Roget's 21st Century Thesaurus, Third Edition Copyright © 2013 by the Philip Lief Group.


Were he not a diddler, he would be a maker of patent rat-traps or an angler for trout.

"They keep the finest Port here you ever tasted," says the Diddler.

A diddler may thus be regarded as a banker in petto—a "financial operation," as a diddle at Brobdignag.

Some grumble but all submit, and the diddler goes home a wealthier man by some fifty or sixty dollars well earned.

There are but two ways about it—take to the highway, or become a Diddler—a sponge—and, like woodcock, live on "suction."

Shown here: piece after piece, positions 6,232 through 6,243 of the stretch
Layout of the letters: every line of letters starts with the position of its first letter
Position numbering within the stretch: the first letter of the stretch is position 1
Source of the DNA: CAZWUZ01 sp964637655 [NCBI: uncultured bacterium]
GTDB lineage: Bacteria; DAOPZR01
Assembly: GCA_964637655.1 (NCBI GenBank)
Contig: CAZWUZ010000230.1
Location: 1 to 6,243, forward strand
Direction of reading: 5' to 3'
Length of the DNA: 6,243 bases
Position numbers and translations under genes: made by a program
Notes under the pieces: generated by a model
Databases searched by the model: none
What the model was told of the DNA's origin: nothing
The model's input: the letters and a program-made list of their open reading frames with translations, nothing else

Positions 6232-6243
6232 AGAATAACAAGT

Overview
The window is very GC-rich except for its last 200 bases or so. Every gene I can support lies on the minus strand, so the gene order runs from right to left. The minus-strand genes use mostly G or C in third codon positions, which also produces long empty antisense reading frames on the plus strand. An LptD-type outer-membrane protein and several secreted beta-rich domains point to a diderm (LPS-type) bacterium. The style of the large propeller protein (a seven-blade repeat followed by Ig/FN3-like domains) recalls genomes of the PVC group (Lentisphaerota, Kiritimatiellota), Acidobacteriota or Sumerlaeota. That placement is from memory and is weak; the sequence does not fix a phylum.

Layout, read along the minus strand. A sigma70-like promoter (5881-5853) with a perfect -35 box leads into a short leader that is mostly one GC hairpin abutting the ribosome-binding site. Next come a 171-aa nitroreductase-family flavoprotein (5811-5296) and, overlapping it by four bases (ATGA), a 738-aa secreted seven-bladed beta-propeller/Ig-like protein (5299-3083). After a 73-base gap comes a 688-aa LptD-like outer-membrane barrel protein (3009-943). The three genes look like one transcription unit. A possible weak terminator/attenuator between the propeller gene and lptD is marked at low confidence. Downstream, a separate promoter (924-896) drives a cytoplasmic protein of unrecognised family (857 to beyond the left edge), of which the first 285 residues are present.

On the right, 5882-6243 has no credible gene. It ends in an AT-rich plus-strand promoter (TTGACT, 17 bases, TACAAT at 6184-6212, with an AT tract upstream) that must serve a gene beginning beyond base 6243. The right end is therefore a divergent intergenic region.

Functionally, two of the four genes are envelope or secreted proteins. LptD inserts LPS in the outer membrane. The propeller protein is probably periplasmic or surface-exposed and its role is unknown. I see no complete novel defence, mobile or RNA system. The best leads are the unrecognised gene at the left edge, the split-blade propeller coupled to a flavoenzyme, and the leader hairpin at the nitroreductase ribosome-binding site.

Diddler is derived from the word diddle, to do—every body who has not yet made his debut to the Elephant.

Many's the Diddler who's passed a whole season thus, dead-heading it on the steamers of the Crescent City.

Diddler's face wears the most gratified smile possible to be produced without teeth.

The diddler approaches the bar of a tavern, and demands a couple of twists of tobacco.

The brandy and water is furnished and imbibed, and the diddler makes his way to the door.